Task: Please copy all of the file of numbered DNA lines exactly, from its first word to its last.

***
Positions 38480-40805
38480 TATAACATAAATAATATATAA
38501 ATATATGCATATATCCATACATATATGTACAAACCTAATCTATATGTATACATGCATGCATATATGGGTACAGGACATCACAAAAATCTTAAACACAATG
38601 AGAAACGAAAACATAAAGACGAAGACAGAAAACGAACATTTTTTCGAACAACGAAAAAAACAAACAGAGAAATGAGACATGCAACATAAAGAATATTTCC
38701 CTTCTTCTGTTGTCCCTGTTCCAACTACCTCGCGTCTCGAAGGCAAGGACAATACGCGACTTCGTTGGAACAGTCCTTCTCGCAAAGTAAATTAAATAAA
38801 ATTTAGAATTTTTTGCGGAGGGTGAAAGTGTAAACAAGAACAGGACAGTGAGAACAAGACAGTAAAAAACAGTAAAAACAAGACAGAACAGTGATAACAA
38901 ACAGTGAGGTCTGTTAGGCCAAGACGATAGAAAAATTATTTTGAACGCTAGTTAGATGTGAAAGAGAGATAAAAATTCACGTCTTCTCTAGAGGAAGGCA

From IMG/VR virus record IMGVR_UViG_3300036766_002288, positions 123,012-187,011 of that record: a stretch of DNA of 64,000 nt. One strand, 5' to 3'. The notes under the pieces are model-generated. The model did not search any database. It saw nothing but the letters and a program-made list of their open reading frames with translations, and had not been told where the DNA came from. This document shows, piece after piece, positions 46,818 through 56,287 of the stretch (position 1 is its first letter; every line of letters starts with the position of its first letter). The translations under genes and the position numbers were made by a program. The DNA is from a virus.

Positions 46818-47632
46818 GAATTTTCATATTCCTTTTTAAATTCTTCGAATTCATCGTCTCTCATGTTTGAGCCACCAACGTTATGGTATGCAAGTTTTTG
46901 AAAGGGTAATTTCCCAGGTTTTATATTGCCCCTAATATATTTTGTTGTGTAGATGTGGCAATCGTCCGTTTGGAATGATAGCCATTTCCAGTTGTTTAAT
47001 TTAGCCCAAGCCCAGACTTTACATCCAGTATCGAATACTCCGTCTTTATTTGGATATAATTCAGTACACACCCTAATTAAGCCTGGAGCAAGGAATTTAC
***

Positions 38480-40805
38480 TATAACATAAATAATATATAA
38501 ATATATGCATATATCCATACATATATGTACAAACCTAATCTATATGTATACATGCATGCATATATGGGTACAGGACATCACAAAAATCTTAAACACAATG
38601 AGAAACGAAAACATAAAGACGAAGACAGAAAACGAACATTTTTTCGAACAACGAAAAAAACAAACAGAGAAATGAGACATGCAACATAAAGAATATTTCC
38701 CTTCTTCTGTTGTCCCTGTTCCAACTACCTCGCGTCTCGAAGGCAAGGACAATACGCGACTTCGTTGGAACAGTCCTTCTCGCAAAGTAAATTAAATAAA
38801 ATTTAGAATTTTTTGCGGAGGGTGAAAGTGTAAACAAGAACAGGACAGTGAGAACAAGACAGTAAAAAACAGTAAAAACAAGACAGAACAGTGATAACAA
38901 ACAGTGAGGTCTGTTAGGCCAAGACGATAGAAAAATTATTTTGAACGCTAGTTAGATGTGAAAGAGAGATAAAAATTCACGTCTTCTCTAGAGGAAGGCA

From IMG/VR virus record IMGVR_UViG_3300036766_002288, positions 123,012-187,011 of that record: a stretch of DNA of 64,000 nt. One strand, 5' to 3'. The notes under the pieces are model-generated. The model did not search any database. It saw nothing but the letters and a program-made list of their open reading frames with translations, and had not been told where the DNA came from. This document shows, piece after piece, positions 46,818 through 56,287 of the stretch (position 1 is its first letter; every line of letters starts with the position of its first letter). The translations under genes and the position numbers were made by a program. The DNA is from a virus.

Positions 46818-47632
46818 GAATTTTCATATTCCTTTTTAAATTCTTCGAATTCATCGTCTCTCATGTTTGAGCCACCAACGTTATGGTATGCAAGTTTTTG
46901 AAAGGGTAATTTCCCAGGTTTTATATTGCCCCTAATATATTTTGTTGTGTAGATGTGGCAATCGTCCGTTTGGAATGATAGCCATTTCCAGTTGTTTAAT
47001 TTAGCCCAAGCCCAGACTTTACATCCAGTATCGAATACTCCGTCTTTATTTGGATATAATTCAGTACACACCCTAATTAAGCCTGGAGCAAGGAATTTAC